Connect with us

Hi, what are you looking for?

Hasepoyo

World

Canada mourns 215 children after remains found at indigenous school, World News & Top Stories


MONTREAL (AFP) – Canada flew its flags at half-mast Sunday (May 30) in mourning for 215 children whose remains were discovered on the grounds of a former boarding school set up more than a century ago to assimilate indigenous peoples.

“To honour the 215 children whose lives were taken at the former Kamloops residential school and all Indigenous children who never made it home, the survivors, and their families, I have asked that the Peace Tower flag (in Ottawa) and flags on all federal buildings be flown at half-mast,” Prime Minister Justin Trudeau said on Twitter.

Several municipalities, including the economic metropolis Toronto, announced they would also lower their flags.

The discovery of the children’s remains, some as young as three, sparked strong emotions throughout Canada, particularly in the indigenous communities.

A specialist used ground-penetrating radar to confirm the remains of the students who attended the school near Kamloops, British Columbia, the Tk’emlups te Secwepemc tribe said in a statement late Thursday.

The Kamloops Indian Residential School was the largest of 139 boarding schools set up in the late 19th century, with up to 500 students registered and attending at any one time.

It was operated by the Catholic church on behalf of the Canadian government from 1890 to 1969.

Some 150,000 Indian, Inuit and Metis youngsters in total were forcibly enrolled in these schools, where students were physically and sexually abused by headmasters and teachers who stripped them of their culture and language.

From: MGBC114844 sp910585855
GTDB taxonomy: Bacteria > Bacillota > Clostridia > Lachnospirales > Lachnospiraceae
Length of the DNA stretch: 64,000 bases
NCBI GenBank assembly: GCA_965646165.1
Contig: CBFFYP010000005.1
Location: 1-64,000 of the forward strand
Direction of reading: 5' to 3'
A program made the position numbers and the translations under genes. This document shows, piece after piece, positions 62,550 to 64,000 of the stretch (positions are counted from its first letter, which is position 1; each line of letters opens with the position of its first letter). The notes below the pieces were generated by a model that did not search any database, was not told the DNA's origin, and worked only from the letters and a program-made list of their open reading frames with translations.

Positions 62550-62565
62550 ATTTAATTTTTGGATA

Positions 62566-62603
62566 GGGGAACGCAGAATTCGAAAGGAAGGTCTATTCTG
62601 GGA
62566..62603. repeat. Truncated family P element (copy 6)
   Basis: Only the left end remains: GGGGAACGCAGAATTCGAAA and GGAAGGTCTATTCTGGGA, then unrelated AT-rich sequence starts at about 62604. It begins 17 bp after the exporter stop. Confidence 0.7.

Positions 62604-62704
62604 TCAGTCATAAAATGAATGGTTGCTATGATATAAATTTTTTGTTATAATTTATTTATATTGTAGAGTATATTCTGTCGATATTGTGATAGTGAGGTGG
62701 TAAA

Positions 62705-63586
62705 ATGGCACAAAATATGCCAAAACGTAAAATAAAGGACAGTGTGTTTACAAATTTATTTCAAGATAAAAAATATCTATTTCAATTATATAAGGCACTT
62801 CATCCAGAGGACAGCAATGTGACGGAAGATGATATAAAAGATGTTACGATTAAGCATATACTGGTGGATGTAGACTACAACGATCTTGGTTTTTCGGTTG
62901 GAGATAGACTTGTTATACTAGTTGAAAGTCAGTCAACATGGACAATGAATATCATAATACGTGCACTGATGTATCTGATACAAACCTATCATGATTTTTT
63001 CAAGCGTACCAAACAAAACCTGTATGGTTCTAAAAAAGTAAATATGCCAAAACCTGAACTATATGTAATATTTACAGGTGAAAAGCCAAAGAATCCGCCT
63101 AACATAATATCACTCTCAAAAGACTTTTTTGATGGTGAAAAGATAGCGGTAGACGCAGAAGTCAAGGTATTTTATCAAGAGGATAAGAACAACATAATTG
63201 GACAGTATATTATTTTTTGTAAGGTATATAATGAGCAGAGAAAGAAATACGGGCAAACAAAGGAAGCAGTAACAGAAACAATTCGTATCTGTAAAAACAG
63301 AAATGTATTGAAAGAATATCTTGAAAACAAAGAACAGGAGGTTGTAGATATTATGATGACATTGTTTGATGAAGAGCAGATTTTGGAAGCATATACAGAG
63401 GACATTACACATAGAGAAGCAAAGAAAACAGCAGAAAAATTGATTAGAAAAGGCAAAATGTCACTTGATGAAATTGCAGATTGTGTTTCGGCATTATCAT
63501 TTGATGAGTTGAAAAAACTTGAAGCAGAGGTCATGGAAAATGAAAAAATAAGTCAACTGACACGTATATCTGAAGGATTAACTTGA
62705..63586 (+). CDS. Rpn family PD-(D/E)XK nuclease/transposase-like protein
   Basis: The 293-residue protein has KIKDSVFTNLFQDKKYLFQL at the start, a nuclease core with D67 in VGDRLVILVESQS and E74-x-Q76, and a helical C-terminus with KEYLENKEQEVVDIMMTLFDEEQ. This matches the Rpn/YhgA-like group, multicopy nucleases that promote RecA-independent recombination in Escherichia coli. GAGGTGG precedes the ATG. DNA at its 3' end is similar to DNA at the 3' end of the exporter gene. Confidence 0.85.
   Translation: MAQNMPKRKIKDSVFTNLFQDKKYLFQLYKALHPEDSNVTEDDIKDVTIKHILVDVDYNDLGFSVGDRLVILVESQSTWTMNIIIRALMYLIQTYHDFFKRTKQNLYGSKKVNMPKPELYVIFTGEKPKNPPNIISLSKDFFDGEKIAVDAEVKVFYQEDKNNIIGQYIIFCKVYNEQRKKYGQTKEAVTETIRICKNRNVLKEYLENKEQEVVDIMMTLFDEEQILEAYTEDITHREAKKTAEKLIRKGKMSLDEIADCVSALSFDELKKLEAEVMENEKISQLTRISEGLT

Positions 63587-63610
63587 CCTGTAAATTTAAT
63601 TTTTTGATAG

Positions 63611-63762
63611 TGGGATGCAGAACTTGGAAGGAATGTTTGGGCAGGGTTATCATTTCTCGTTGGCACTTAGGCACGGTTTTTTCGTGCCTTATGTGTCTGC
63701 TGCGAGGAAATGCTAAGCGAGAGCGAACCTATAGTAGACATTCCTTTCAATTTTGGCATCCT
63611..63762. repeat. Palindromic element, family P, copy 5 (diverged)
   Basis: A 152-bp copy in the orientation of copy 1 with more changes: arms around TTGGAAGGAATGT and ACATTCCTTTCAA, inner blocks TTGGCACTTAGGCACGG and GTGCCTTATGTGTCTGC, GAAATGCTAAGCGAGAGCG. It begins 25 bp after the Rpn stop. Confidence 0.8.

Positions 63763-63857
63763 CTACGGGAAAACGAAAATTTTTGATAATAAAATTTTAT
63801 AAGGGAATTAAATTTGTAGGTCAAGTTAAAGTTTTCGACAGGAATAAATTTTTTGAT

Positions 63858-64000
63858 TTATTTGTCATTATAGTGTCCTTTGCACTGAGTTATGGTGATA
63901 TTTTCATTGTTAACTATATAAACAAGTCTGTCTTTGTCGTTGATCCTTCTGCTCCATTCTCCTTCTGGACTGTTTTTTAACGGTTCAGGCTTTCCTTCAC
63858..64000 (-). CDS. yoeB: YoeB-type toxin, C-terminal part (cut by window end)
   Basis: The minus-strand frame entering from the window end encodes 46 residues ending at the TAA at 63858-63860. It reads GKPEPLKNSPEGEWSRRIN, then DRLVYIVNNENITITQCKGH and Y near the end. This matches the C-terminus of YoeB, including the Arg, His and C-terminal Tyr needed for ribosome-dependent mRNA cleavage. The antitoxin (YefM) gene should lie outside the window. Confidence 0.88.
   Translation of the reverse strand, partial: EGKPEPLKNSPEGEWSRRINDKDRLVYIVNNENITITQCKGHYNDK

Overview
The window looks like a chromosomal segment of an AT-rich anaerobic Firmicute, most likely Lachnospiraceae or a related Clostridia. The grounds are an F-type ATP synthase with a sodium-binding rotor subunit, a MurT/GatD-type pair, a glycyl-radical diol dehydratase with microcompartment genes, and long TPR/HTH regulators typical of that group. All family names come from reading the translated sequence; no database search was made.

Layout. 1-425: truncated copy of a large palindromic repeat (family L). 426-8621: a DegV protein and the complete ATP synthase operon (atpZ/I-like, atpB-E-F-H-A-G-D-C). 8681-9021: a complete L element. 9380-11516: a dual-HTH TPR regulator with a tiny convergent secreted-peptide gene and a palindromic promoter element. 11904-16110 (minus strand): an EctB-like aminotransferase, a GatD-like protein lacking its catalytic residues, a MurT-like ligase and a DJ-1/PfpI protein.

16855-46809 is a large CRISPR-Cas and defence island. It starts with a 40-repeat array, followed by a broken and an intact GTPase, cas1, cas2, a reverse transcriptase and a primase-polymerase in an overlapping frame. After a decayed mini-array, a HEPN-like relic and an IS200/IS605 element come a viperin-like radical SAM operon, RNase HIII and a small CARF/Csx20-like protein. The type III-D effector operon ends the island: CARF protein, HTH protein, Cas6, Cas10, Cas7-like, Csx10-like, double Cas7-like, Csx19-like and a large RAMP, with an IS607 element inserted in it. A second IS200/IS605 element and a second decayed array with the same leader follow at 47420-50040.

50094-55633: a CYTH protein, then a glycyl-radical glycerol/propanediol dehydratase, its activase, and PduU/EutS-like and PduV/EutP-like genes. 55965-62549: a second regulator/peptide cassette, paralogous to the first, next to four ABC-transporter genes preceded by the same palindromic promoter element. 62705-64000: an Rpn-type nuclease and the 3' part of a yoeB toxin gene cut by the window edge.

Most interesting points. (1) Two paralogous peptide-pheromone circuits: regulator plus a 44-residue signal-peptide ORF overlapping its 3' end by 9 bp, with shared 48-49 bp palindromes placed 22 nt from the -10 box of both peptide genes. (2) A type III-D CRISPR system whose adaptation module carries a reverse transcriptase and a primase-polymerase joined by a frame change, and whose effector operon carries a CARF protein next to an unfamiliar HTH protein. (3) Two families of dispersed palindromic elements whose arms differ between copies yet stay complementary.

Today, those experiences are blamed for a high incidence of poverty, alcoholism and domestic violence, as well as high suicide rates, in their communities.

Ottawa formally apologised in 2008 for what the commission later termed a “cultural genocide” as part of a C$1.9 billion (S$2.08 billion) settlement with former students.

“I’ve said before that the residential schools was a genocide of our people. Here’s just another glowing example of that genocide in practice: undocumented deaths of children,” the national chief of the Assembly of First Nations, Mr Perry Bellegarde, said Sunday on the news channel CTV.

Mr Bellegarde noted there was still much work to be done to identify the remains, find their families and examine the sites of other residential schools.

He said the federal government “does have a responsibility to make sure that these resources are in place to get the answers.”


Members of the community of the Kahnawake Mohawk Territory, Quebec, march through the town on May 30, 2021, to commemorate the news. PHOTO: AFP

Ceremonies to honour the young victims took place or were to take place throughout the country. About 100 people gathered Sunday in the Mohawk community of Kahnawake, near Montreal.

Participants placed children’s shoes and toys on the steps of the Saint Francis Xavier church as a tribute to the victims.





Source link

Click to comment

Leave a Reply

Your email address will not be published. Required fields are marked *

You May Also Like

U.S.

The leader of a small hard-line party says he will try to form a unity government with Prime Minister Benjamin Netanyahu’s opponents. Sunday’s...

Tech

The woman who led the design of Bumble’s dating app in the run-up to the company’s February initial public offering is joining Twitter Inc.,...

Tech

Video platform Rumble said it is receiving an investment from a group of prominent conservative venture capitalists including Peter Thiel and “Hillbilly Elegy” author...

World

WASHINGTON (AFP) – All seven passengers aboard a plane, including Tarzan actor Joe Lara and his diet guru wife, are presumed dead after it...

Copyright © 2020 ZoxPress Theme. Theme by MVP Themes, powered by WordPress.